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Sustainable Internet: Reducing the Environmental Impact

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To be sustainable, the internet needs to assess, mitigate, and live up to its responsibilities for a healthy environment. By understanding the environmental impact, we can point to avenues where progress is possible and identify aspects of our digital infrastructures that come with unintended consequences that are too severe to look the other way.

Cathleen Berger, sustainability steward at Mozilla, gave a keynote on the sustainability of the internet at OOP 2021.

Sustainability is often defined as the interconnection of social connection, economic well-being, and a healthy environment. In trying to better understand how we may approximate the internet’s environmental impact, Berger looked at different research papers that estimate the impact of social media, online advertising, and online streaming, for example:

These studies all provide different levels of accuracy and often come with quite a vast span of estimated greenhouse gas emissions but, if we do add these calculations up, we get to somewhere between 0.5 and 1.9 GtCO2e per year – and this may still be a conservative assumption.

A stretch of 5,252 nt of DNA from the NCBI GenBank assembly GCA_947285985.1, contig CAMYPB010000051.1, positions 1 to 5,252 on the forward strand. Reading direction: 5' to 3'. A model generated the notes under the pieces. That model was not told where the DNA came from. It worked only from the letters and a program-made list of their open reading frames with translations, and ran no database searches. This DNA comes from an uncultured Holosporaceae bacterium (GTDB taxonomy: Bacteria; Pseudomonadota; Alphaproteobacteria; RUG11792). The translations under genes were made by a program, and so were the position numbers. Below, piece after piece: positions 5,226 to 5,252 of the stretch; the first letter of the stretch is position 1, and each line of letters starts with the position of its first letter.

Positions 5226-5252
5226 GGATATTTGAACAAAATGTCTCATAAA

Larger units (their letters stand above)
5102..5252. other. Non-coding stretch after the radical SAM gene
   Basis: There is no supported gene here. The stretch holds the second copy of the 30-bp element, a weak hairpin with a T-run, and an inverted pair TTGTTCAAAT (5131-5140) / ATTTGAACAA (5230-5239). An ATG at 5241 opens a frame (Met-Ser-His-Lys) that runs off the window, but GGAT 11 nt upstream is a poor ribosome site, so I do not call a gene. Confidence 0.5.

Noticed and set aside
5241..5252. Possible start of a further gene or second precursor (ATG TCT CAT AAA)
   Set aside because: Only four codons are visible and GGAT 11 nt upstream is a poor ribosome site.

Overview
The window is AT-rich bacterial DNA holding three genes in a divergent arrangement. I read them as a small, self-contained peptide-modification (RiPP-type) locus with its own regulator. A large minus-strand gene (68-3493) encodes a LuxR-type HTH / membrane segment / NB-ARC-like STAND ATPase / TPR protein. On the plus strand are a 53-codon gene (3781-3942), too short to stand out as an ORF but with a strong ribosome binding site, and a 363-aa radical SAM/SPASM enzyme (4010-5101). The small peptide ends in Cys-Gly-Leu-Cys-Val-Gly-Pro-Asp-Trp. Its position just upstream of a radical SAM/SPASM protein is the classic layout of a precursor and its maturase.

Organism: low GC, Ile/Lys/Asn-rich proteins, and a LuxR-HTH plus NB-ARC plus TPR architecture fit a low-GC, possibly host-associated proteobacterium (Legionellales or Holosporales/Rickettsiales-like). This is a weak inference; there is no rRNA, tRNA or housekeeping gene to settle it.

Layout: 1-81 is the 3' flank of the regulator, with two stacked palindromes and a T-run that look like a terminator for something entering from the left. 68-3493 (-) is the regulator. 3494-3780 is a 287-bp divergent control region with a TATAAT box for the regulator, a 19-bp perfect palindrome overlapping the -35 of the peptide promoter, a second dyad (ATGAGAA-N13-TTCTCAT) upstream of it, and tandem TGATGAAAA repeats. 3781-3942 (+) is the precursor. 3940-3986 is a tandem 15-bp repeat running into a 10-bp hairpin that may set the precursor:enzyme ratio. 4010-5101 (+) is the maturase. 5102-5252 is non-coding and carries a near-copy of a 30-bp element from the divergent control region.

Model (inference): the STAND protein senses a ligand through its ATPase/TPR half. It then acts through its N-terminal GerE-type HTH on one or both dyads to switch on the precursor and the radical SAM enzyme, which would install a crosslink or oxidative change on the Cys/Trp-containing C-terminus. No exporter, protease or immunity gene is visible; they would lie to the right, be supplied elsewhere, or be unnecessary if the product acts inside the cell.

"By no means do I want to brush aside the many, many benefits that the internet provides," Berger said, "but understanding its environmental impact is key to supporting the necessary sustainable transformation of our societies."

Berger called on each stakeholder to do their part to reduce the environmental impact of the internet:

For business, this could mean: making environmental impact assessments a part of your core culture and understanding sustainability as a driver of innovation. This isn’t a far-off future investment, but a regular five-year strategy span, so ride that curve and incorporate risk assessments and innovation principles.

For governments, this means making transparent GHG reporting mandatory and ensuring that public investment only goes to technologies that are net-positive, including for future generations.

And civil society should double down on seeking and providing advice, demanding better, more, and faster when it comes to environmental protection.

For all of us, it has to be clear that this is a commitment, not a one-off, Berger reminded us.

InfoQ interviewed Cathleen Berger about the sustainability of the internet.

InfoQ: How would you define sustainability? How does this definition apply to the internet?

Cathleen Berger: I define sustainability as the interconnection of three elements: social connection, economic well-being, and a healthy environment. From that lens, this pandemic has no doubt reminded us that the internet is often a lifeline for social connection, certainly in times of physical distancing.

It is the primary means of conducting business for those of us who are not on the essential frontlines, allowing many people to work remotely, provide online services, and monetisation. Hence, the internet is a critical vehicle to safeguard economic well-being.